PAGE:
As Alexander Cockburn notes, 'many cite peer-reviewed science because they're afraid to have the intellectual argument.' Just about any hypothesis has some esteemed person and publication supporting it. If you then go to the 'majority of experts' route, you need a strange faith in the majority opinion (remember, before 2007, most regulators, bankers, investors, and academics believed that lower underwriting standards such as no income verification for home ownership were innocuous if not morally righteous).
Looks like (in part) a response to some of the comments from yesterday. Well argued, sir.ReplyDelete
Maybe this problem will ameliorate itself. If, as you note, much of this is driven by academics forced to "publish or perish" -- and if the current state of higher education is a debt-fueled bubble -- then the bursting of the bubble should lead to an ebbing of weak or irrelevant academic papers as a sea of Ph.Ds is forced to seek non-academic employment.ReplyDelete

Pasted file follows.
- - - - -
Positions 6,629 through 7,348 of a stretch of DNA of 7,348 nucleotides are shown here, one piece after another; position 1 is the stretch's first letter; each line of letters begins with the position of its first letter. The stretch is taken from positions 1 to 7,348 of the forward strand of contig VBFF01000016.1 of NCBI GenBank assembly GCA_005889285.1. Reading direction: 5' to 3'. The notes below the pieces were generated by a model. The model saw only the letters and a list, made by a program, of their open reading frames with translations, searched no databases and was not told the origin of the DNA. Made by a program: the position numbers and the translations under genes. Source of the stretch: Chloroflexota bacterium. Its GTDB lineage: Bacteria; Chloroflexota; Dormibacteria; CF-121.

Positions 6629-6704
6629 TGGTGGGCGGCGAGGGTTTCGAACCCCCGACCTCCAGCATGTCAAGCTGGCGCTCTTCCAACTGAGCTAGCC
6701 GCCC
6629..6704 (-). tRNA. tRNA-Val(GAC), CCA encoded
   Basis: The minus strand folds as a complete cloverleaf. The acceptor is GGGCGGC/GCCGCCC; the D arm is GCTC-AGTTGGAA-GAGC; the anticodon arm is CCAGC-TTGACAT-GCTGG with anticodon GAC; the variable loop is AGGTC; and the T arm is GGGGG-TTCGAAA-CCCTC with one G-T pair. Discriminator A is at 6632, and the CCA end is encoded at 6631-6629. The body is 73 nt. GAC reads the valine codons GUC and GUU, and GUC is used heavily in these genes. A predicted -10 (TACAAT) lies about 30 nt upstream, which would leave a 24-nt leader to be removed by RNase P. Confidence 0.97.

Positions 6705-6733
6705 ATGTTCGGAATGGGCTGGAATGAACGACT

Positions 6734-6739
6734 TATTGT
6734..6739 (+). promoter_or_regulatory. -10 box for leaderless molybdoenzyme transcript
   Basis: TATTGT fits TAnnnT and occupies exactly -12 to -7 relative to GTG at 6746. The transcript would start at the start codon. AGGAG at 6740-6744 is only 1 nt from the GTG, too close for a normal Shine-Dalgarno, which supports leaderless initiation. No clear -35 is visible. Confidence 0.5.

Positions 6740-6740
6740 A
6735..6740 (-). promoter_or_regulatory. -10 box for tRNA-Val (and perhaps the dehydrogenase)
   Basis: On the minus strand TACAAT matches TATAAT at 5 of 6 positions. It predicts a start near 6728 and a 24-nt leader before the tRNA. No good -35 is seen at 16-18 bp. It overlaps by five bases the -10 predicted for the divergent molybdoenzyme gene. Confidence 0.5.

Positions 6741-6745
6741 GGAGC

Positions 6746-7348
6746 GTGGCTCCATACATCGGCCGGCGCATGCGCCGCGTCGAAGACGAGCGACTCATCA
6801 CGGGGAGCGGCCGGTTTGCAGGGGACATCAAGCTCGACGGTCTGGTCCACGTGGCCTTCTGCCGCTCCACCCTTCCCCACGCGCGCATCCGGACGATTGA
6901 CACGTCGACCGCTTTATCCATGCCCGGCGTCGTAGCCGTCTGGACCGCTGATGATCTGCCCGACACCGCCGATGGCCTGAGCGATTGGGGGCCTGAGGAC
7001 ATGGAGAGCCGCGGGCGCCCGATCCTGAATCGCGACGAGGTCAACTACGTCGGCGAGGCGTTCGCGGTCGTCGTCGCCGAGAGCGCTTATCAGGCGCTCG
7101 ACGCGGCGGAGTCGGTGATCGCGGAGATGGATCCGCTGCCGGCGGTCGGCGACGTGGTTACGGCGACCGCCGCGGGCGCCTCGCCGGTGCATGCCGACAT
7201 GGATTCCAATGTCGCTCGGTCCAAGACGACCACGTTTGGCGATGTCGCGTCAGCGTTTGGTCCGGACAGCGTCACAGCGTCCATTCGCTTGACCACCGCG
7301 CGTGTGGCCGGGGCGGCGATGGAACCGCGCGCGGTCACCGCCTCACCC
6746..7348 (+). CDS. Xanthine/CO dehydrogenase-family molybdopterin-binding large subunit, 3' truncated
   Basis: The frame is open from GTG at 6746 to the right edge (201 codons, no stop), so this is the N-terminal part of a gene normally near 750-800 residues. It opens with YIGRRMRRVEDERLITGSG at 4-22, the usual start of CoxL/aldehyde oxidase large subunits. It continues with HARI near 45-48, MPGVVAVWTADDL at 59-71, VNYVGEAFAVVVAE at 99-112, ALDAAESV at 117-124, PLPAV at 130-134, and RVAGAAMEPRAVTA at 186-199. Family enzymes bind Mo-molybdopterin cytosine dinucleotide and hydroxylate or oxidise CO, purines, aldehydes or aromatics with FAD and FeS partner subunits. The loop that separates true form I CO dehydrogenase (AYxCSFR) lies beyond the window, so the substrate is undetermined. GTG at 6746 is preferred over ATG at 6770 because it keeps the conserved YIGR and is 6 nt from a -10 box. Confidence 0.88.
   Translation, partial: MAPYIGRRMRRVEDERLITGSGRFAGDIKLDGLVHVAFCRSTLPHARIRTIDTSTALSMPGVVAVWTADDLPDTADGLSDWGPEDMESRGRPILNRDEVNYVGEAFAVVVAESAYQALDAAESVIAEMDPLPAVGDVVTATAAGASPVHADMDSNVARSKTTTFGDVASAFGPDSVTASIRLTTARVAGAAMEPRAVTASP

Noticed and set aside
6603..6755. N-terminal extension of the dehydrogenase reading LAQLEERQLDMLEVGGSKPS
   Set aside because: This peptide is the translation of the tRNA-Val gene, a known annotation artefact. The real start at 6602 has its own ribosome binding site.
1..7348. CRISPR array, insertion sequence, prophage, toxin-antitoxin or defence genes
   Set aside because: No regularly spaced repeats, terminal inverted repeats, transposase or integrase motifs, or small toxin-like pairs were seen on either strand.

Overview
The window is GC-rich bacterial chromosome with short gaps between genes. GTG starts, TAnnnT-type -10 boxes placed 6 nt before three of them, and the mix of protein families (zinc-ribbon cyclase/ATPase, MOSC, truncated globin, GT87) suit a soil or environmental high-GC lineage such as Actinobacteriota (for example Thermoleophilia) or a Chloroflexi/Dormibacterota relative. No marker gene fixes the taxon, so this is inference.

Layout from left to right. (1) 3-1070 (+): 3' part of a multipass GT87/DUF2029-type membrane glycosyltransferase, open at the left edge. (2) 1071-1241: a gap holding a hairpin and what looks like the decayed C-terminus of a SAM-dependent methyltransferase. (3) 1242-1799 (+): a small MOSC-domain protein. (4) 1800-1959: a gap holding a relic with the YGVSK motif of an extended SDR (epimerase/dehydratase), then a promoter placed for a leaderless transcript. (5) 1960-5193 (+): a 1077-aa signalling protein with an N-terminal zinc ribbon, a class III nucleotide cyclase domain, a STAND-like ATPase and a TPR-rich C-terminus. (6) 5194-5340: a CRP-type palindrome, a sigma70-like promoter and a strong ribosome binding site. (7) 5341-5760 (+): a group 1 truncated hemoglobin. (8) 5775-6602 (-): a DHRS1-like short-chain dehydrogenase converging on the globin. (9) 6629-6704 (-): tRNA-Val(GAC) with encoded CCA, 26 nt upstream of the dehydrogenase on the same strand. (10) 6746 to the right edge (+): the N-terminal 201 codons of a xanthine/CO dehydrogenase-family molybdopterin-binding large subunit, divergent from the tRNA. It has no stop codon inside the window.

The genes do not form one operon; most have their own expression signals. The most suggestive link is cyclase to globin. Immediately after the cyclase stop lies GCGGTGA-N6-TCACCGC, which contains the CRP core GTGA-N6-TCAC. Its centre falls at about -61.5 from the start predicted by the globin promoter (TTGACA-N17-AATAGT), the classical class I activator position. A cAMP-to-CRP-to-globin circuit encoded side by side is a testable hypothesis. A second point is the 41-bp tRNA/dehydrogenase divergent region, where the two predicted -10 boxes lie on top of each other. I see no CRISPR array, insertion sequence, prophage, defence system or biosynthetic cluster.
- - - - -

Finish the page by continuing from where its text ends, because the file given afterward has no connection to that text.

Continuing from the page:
Who will watch the watchmen?ReplyDelete
Who will regulate the regulators?
Who will review the peer-reviewers?
One way society has developed to avoid the infinite regress implied in these cases is to simply regard those at top of the respective hierarchy as inherently well intentioned - they don't overseeing.
Similarly to the case of God - no one is required to keep a good eye on the almighty - he is good in all respects by definition. Problem solved.
One way society has developed to avoid the infinite regress implied in these cases is to simply regard those at top of the respective hierarchy as inherently well intentioned - they don't [need] overseeing.ReplyDelete
On the contrary, our society tends to look for the right balance between hierarchy and openness. In academia for instance, the presumption is that although gatekeepers are naturally inclined to prefer their own favored ideas, the system is sufficiently decentralized and the rewards fpr changing the dominant paradigm are sufficiently high that good ideas will win out in the end, even if they start out unpopular.
Now this may or may not work. Still, it is simply not true that the system's legitimacy is predicated on complete trust in those on top.